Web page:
- Miguens M, Kastanauskaite A, Coria SM, Selvas A, Ballesteros-Yanez I, DeFelipe J, et al. The effects of cocaine self-administration on dendritic spine density in the rat hippocampus are dependent on genetic background. Cereb Cortex. 2015;25(1):56–65. doi:10.1093/cercor/bht200.View ArticlePubMedGoogle Scholar
- Ballesteros-Yanez I, Ambrosio E, Perez J, Torres I, Miguens M, Garcia-Lecumberri C, et al. Morphine self-administration effects on the structure of cortical pyramidal cells in addiction-resistant rats. Brain Res. 2008;1230:61–72. doi:10.1016/j.brainres.2008.06.128.View ArticlePubMedGoogle Scholar
- Ballesteros-Yanez I, Ambrosio E, Benavides-Piccione R, Perez J, Torres I, Miguens M, et al. The effects of morphine self-administration on cortical pyramidal cell structure in addiction-prone lewis rats. Cereb Cortex. 2007;17(1):238–49. doi:10.1093/cercor/bhj142.View ArticlePubMedGoogle Scholar
- Nurnberger JI Jr, Bierut LJ. Seeking the connections: alcoholism and our genes. Sci Am. 2007;296(4):46–53.View ArticlePubMedGoogle Scholar
- Yu C, Zhou Y, Liu Y, Jiang T, Dong H, Zhang Y, et al. Functional segregation of the human cingulate cortex is confirmed by functional connectivity based neuroanatomical parcellation. NeuroImage. 2011;54(4):2571–81. doi:10.1016/j.neuroimage.2010.11.018.View ArticlePubMedGoogle Scholar
- Koob GF. The neurobiology of addiction: a neuroadaptational view relevant for diagnosis. Addiction. 2006;101(Suppl 1):23–30. doi:10.1111/j.1360-0443.2006.01586.x.View ArticlePubMedGoogle Scholar
- Volkow ND, Wang GJ, Fowler JS, Tomasi D. Addiction circuitry in the human brain. Annu Rev Pharmacol Toxicol. 2012;52:321–36. doi:10.1146/annurev-pharmtox-010611-134625.PubMed CentralView ArticlePubMedGoogle Scholar
- Rose JE, Behm FM, Salley AN, Bates JE, Coleman RE, Hawk TC, et al. Regional brain activity correlates of nicotine dependence. Neuropsychopharmacology. 2007;32(12):2441–52. doi:10.1038/sj.npp.1301379.View ArticlePubMedGoogle Scholar
- Tudge L, Williams C, Cowen PJ, McCabe C. Neural Effects of Cannabinoid CB1 Neutral Antagonist Tetrahydrocannabivarin on Food Reward and Aversion in Healthy Volunteers. Int J Neuropsychopharmacol. 2014;. doi:10.1093/ijnp/pyu094.PubMedGoogle Scholar
- O’Doherty JP, Deichmann R, Critchley HD, Dolan RJ. Neural responses during anticipation of a primary taste reward. Neuron. 2002;33(5):815–26.View ArticlePubMedGoogle Scholar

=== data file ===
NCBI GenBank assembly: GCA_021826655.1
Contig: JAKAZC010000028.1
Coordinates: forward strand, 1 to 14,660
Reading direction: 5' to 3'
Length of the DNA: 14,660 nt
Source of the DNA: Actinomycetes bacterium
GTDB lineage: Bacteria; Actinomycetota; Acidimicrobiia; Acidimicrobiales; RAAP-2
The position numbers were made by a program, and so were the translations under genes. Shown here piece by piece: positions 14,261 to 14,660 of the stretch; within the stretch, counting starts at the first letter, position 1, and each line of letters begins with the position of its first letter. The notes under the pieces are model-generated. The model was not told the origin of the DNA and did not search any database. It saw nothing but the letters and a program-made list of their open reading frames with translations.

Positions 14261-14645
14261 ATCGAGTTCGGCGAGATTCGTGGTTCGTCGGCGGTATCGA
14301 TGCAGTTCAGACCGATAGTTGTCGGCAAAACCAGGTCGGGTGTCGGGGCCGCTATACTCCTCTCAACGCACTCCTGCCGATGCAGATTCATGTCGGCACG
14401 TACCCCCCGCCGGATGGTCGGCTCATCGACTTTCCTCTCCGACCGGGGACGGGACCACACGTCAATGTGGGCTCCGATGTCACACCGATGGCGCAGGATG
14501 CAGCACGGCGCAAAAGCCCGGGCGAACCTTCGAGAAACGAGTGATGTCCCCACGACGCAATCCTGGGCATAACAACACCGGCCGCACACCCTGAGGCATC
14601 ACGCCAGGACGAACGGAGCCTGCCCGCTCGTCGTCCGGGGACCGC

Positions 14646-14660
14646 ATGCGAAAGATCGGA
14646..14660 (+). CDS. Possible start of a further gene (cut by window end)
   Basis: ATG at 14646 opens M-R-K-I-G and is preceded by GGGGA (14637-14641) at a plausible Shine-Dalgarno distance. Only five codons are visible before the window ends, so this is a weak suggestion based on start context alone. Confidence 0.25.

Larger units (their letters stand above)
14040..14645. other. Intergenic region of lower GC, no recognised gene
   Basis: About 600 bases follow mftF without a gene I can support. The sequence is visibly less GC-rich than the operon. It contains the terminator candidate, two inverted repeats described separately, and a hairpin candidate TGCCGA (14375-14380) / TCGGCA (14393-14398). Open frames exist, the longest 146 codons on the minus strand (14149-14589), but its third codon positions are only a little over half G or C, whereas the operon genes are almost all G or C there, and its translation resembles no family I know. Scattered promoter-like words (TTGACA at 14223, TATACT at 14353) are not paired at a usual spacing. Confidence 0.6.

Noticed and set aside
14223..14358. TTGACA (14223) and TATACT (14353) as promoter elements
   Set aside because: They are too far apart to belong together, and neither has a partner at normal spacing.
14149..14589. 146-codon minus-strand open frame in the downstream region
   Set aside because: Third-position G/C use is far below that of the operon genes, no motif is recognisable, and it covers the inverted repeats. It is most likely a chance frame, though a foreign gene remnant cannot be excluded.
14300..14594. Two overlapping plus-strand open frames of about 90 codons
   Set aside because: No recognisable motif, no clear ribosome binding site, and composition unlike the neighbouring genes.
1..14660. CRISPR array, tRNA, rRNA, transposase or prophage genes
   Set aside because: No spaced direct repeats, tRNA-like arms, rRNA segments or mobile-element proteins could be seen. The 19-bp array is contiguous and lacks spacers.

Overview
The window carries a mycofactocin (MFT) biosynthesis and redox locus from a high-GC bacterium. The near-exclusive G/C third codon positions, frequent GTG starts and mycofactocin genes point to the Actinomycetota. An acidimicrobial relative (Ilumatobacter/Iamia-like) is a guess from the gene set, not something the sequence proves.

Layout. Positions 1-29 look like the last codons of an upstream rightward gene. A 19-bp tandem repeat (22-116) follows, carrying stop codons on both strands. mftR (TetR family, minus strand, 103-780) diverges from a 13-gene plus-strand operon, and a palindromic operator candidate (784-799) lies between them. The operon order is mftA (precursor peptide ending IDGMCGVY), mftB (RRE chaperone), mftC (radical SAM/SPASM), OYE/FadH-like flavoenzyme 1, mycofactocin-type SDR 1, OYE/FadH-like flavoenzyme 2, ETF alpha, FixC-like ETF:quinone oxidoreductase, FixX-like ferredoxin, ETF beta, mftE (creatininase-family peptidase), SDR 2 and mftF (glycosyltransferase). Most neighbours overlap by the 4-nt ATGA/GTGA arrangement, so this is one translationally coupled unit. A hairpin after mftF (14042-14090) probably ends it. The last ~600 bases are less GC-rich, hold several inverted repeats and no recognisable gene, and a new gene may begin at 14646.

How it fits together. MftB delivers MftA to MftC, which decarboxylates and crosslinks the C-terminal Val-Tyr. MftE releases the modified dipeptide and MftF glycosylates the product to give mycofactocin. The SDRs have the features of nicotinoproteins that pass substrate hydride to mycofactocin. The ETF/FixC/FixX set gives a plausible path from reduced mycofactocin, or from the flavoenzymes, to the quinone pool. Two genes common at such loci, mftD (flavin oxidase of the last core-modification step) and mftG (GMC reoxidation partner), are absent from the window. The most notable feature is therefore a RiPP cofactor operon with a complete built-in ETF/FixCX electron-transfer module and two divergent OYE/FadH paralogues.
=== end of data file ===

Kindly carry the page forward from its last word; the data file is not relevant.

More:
- Spati J, Chumbley J, Brakowski J, Dorig N, Grosse Holtforth M, Seifritz E, et al. Functional lateralization of the anterior insula during feedback processing. Human Brain Mapp. 2014;35(9):4428–39. doi:10.1002/hbm.22484.View ArticleGoogle Scholar
- Aron A, Fisher H, Mashek DJ, Strong G, Li H, Brown LL. Reward, motivation, and emotion systems associated with early-stage intense romantic love. J Neurophysiol. 2005;94(1):327–37. doi:10.1152/jn.00838.2004.View ArticlePubMedGoogle Scholar
- Yin HH, Ostlund SB, Knowlton BJ, Balleine BW. The role of the dorsomedial striatum in instrumental conditioning. Eur J Neurosci. 2005;22(2):513–23. doi:10.1111/j.1460-9568.2005.04218.x.View ArticlePubMedGoogle Scholar
- Volkow ND. Addiction reviews. Introduction. Ann NY Acad Sci. 2008;1141:6–12. doi:10.1196/annals.1441.034.Google Scholar
- Heinz A, Siessmeier T, Wrase J, Hermann D, Klein S, Grusser SM, et al. Correlation between dopamine D(2) receptors in the ventral striatum and central processing of alcohol cues and craving. Am J Psychiatry. 2004;161(10):1783–9. doi:10.1176/appi.ajp.161.10.1783.View ArticlePubMedGoogle Scholar
- Volkow ND, Wang GJ, Fowler JS, Logan J, Gatley SJ, Hitzemann R, et al. Decreased striatal dopaminergic responsiveness in detoxified cocaine-dependent subjects. Nature. 1997;386(6627):830–3. doi:10.1038/386830a0.View ArticlePubMedGoogle Scholar
- Sescousse G, Caldu X, Segura B, Dreher JC. Processing of primary and secondary rewards: a quantitative meta-analysis and review of human functional neuroimaging studies. Neurosci Biobehav Rev. 2013;37(4):681–96. doi:10.1016/j.neubiorev.2013.02.002.View ArticlePubMedGoogle Scholar